Theatrical Release: June 1, 2001


From the same people who did “Deuce Bigalow” comes a story about a small, wimpy man, who desperately wants to be a cop who’s respected in town. Marvin’s (Rob Schneider) luck changes when he’s critically injured in a car accident and a scientist (Michael Caton) secretly uses animal organs to rebuild him. Energized by his animal parts that give him incredible skills, Marvin becomes a supercop but has to contend with his animal instincts and behavior.

After trying to save a tree by living in it for a year, Rianna (Colleen Haskell) works at a pet shelter taking care of abandoned animals and first meets an embarrassed Marvin in a men’s washroom and later when he out-races a dog. John C. McGinley is Sgt. Doug Sisk, the cop who’s out to take Marvin down. Michael Caton plays the eccentric scientist Dr. Wilder, who saves Marvin’s life by transplanting animal organs into him. Ed Asner portrays a slightly demented police Chief Marion Wilson, who hasn’t had a lot to do in this small town for years and has gone a little over the edge.

Dove Review

Schneider had a dual role as the co-writer and star of the film so his character is a sample of his creative writing ability that has its funny moments. Schneider learned well from his SNL days and sometimes his comedic timing works well with his silly expressions. But the amount of crude humor ruins the lighter moments in the movie. Colleen Haskell rose to fame during the original Survivor television series and makes her feature film debut because of that fame. For an amateur, she does a decent job playing a sweet, naive character.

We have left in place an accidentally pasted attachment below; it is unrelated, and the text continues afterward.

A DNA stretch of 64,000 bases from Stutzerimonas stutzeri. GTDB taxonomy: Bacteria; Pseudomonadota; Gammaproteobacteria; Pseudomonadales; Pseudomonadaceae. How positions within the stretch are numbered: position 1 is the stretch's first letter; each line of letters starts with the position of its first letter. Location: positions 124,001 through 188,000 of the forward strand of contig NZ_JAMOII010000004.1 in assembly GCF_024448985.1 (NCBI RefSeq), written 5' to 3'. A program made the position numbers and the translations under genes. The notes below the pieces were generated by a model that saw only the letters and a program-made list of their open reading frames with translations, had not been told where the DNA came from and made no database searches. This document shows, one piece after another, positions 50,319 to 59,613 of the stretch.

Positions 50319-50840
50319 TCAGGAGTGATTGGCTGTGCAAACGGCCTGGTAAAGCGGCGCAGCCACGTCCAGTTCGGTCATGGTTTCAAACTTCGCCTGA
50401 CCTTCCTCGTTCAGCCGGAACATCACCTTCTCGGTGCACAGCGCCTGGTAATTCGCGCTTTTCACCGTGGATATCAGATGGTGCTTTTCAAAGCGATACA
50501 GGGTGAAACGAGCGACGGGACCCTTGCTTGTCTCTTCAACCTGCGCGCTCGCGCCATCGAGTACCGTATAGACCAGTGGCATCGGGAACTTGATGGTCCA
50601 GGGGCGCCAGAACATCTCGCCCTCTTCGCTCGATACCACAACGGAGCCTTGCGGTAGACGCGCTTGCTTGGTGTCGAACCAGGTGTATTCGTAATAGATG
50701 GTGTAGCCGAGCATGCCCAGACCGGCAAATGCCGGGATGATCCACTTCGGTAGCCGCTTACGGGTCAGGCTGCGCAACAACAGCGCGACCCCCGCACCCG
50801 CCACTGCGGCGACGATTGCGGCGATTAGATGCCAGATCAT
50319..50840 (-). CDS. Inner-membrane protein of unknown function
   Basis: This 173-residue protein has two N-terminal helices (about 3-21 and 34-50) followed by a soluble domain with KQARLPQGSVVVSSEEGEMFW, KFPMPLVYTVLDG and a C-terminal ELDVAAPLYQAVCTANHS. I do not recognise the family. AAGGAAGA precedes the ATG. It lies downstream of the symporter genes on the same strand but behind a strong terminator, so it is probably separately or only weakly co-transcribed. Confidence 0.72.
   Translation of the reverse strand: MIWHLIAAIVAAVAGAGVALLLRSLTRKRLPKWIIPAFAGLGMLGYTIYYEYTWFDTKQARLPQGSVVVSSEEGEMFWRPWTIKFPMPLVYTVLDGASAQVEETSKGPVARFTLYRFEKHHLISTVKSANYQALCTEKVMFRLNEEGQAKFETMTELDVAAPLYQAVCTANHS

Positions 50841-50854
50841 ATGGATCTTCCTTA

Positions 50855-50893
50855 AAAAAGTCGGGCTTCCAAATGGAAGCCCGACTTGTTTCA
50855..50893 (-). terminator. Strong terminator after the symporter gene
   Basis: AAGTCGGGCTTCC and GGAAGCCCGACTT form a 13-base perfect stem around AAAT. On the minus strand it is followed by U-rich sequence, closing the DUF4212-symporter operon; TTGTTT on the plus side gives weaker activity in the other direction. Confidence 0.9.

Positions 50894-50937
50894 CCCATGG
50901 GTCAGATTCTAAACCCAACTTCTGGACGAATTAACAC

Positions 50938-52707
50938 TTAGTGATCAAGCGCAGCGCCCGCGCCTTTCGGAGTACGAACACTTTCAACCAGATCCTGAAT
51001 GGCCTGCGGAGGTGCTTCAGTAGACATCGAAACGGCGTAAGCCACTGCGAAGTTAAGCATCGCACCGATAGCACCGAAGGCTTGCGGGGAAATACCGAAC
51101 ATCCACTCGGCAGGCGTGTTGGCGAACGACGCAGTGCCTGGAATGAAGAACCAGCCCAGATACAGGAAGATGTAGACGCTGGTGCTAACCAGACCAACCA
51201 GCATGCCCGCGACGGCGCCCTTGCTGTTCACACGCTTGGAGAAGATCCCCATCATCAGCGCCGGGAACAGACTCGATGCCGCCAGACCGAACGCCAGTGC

Although Rob’s scenes as a man with animal behavior are humorous, after awhile the running joke runs right out of steam. One scene that will be most talked about is when Schneider does some personal grooming (like a dog) which involves lifting his leg and licking himself like dogs do, out-racing a dog, climbing trees like a monkey, swimming like dolphins and running like a cheetah. There are other behaviors that he imitates and funny instincts he portrays, including feeding a baby bird from his mouth. Adults can reason through the comedy element of a man receiving internal animal parts and mimicking that behavior and hopefully, most teenagers can too. But these days there are so many teenagers imitating stupid stunts and behavior from TV shows like “Jackass” it makes me shudder to think what might be copied from this movie (the perverted goat scene comes to mind).

Content Description

Faith: None
Integrity: None
Sex: The scene where Schneider sees a goat, approaches it from behind, slaps it’s rear as if to send a sexual, frisky message, then tries to get romantic with it before getting kicked across the yard, is the scene that (in context with the storyline) is funny, but when kids see that (especially adolescent boys) what message does this scene send kids who maybe don’t understand the adult humor?
Language: None
Violence: None
Drugs: None
Nudity: None
Other: There are many stunts Schneider performs that are presented as comical, but would be dangerous in real life: Schneider’s face is shoved into an aquarium, he slurps up a catfish, takes a plunge as a dolphin, wrestles with badgers and cougars, a baby bird eats from his mouth, he jumps across a gorge.


Company: Sony Pictures Home Entertainment
Writer: Tom Brady and Rob Schneider
Director: Luke Greenfield
Producer: Todd Garner, Carr D'Angelo and Barry Bernardi
Genre: Comedy
Runtime: 87 min.
Reviewer: Holly McClure